I had planned to fish Buffalo Creek on Monday but heavy rain overnight caused me concern that the watershed might be running high & muddy sub-optimal conditions for fly fishing. Still wanting to get out and enjoy what promised to be a nice day I packed my kayak in the truck and headed up to Glade Run lake in Butler county.
Trees in the lake
About Glade Run lake
From the PA Fish and Boat website "Located in Butler County, Glade Run Lake is a 52-acre impoundment owned by the Commonwealth of Pennsylvania and managed by the Fish and Boat Commission for public fishing and boating."
Having been completely drained and shutdown due to issues with the dam the lake was restored thanks to the hard work of the Glade Run Conservancy It is stocked with trout and also has a healthy population of pan fish and a largemouth bass population that I've seen grow from fingerlings into fish that frequently run in the 16" range.
Besides being a decent fishery the lake has a large bird population and its own set of eagles.
The lake is electric motor only.
Fishing the lake
When the lake was restored the trees that had grown during the draw down weren't removed so there is a ton of cover (or looked at another way plenty of places to get hung up).
The downside however is that this makes fishing from shore difficult (not impossible). Fishing from a boat, canoe, or kayak in my opinion is the preferred method.
Given how cool it was in the morning I figured there was no sense in starting early. I arrived around 10am and the fishing only got better as the weather warmed.
I started out using a two fly rig of a black/green Wooly Bugger being trailed by a Mop Fly. Something I'd never tried on the lake before. I quickly caught my 1st trout of the day on the Mop Fly.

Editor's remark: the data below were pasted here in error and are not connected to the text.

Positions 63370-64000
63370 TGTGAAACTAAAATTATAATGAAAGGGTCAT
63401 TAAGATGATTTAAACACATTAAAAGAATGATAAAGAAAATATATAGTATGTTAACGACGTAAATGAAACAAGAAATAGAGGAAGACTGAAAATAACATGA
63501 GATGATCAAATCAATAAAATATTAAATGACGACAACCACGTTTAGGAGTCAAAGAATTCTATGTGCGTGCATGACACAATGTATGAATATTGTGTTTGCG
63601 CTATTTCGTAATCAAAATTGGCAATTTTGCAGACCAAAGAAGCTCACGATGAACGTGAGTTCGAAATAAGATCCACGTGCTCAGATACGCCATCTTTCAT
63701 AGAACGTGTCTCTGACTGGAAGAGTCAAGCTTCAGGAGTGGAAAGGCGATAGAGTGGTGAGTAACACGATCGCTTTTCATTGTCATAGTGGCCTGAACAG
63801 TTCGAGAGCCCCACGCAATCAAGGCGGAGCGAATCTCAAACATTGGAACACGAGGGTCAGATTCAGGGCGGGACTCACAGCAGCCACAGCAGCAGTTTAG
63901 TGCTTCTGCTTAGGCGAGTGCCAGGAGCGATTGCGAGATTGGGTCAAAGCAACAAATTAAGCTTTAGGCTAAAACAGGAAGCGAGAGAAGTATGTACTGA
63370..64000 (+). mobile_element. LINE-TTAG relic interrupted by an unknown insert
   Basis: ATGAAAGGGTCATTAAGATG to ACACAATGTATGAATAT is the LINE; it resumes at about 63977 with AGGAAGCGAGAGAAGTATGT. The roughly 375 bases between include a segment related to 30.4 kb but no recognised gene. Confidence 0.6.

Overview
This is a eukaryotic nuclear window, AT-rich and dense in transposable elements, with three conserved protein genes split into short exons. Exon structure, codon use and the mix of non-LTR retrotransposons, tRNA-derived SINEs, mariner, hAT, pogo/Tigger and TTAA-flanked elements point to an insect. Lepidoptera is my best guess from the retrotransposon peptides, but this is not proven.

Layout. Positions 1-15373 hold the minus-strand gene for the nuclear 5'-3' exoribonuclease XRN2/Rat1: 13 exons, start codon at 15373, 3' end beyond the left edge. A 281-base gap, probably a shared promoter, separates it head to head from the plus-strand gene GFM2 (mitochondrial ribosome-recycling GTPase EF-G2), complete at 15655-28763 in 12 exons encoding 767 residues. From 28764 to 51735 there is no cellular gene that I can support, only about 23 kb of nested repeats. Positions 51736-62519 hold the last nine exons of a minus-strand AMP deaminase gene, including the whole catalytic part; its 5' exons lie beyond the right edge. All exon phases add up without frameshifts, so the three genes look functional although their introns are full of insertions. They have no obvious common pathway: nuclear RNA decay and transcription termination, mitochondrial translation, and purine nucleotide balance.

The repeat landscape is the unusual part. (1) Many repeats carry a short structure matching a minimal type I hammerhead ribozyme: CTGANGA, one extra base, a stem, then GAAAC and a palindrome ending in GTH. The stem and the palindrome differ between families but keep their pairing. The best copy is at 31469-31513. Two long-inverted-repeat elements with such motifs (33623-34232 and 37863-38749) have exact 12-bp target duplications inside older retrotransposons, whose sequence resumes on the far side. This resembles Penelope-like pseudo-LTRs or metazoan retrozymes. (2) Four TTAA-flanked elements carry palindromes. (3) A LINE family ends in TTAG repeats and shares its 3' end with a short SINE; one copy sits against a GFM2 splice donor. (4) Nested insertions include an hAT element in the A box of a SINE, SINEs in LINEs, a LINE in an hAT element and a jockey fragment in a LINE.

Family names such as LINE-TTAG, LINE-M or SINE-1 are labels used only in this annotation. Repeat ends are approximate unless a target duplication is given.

I had several more trout show interest including a couple that followed the flies right up to the boat but only managed to net one more fish.
Switching things up, I tried using a Muddler Minnow on the back end to no effect. Next, I switched the trailing fly to a San Juan worm but again the trout showed no interest despite evidence of them being all around me.
Eventually I changed up my enter setup. Putting on the tried and true chartreuse Wooly Bugger and trailing it with a Wooly Worm (which actually looks nothing like a worm but fish seem to like it).
The Wooly Worm seemed to be the fly of choice for the day. By the time I departed (around 2pm) 10 trout had found the net (all released) and most had been caught on the Wooly Worm.
When I fish the two fly rig my hit rate is typically 40% of the fish are caught on the lead fly and 60% on the trailer. On this day however I only caught one on the front fly.
The lake is also a great place to just go for a paddle
While stream fishing is certainly my preferred way to trout fish when the streams aren't fishable the lakes make for a viable option.
Close to home and with an active wildlife population and decent fishing opportunities Glade Run is a nice alternative.